HbA1c and CVD: Important Considerations for the Interpretation and Use of HbA1c Assays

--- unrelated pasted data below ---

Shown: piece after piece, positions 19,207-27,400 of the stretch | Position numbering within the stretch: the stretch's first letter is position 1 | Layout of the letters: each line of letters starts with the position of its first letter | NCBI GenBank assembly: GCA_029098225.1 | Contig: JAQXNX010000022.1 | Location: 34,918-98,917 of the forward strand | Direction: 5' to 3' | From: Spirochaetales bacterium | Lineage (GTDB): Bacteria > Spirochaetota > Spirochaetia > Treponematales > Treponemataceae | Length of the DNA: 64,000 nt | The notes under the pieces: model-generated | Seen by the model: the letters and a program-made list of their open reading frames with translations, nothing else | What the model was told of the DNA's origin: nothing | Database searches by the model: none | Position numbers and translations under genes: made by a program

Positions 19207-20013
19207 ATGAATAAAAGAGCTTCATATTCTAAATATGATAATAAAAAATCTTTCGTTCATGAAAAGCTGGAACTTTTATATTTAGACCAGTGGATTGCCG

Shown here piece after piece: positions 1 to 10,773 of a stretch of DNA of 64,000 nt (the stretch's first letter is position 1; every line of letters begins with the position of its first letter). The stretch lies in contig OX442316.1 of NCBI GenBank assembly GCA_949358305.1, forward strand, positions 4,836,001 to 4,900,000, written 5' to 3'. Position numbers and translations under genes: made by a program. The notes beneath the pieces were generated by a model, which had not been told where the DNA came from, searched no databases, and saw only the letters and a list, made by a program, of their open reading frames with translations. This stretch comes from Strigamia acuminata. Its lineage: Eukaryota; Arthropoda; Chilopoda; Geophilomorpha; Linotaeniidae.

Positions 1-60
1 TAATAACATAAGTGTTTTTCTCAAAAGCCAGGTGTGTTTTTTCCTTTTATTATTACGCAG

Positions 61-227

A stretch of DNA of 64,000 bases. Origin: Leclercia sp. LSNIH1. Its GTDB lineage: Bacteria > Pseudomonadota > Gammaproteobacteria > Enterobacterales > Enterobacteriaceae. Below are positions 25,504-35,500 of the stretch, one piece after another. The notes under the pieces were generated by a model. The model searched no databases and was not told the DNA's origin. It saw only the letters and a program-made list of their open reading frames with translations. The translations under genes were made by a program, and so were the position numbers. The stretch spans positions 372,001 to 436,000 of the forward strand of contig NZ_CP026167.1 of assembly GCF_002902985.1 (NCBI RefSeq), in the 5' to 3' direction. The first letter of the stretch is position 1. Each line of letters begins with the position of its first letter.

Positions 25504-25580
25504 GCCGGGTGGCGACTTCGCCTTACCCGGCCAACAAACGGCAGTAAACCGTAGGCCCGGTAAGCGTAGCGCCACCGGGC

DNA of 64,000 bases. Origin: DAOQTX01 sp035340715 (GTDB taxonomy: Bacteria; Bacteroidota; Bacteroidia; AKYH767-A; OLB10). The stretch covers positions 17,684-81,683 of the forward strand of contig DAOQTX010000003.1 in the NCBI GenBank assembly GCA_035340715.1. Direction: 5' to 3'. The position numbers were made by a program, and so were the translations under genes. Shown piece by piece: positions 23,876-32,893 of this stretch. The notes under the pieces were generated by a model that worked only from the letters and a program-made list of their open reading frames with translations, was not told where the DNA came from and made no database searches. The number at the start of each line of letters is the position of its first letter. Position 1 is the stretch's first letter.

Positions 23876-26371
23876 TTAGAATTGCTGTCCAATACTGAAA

Hemoglobin A covalently bound to glucose (HbA1c) is the most abundant form of glycated hemoglobin, and its levels are increased in the presence of persistent hyperglycemia. HbA1c has lower biological variability than glucose, does not require fasting or timed collections, and provides a better reflection of longer-term glycemic exposure. However, a number of physiological and pathophysiological factors may influence HbA1c levels, including race, conditions that affect erythrocyte age or lifespan, and conditions that affect hemoglobin production. In addition, the values of HbA1c in children and adolescents and in gestational diabetes remain unclear. Contemporary HbA1c assays have largely overcome early challenges, with advances in standardization underpinned by the ongoing NGSP program. Remaining measurement-related challenges include possible assay interference by hemoglobin variants (such as HbS, HbC, HbE, HbD, HbF) or by naturally occurring chemical modifications of hemoglobin (such as carbamyl Hb). When HbA1c values are used for diabetes diagnosis, prognosis, and therapeutic monitoring, it is important to consider that, although therapeutic interventions that reduce HbA1c also decrease the risk of diabetic microvascular complications, HbA1c reduction per se is a poor predictor of a therapeutic regimen’s impact on macrovascular complications and survival. Use of personalized HbA1c targets is emerging as essential for CVD prevention in diabetes. CVD = cardiovascular disease; HbA1c = glycated hemoglobin A1c; NGSP = National Glycohemoglobin Standardization Program.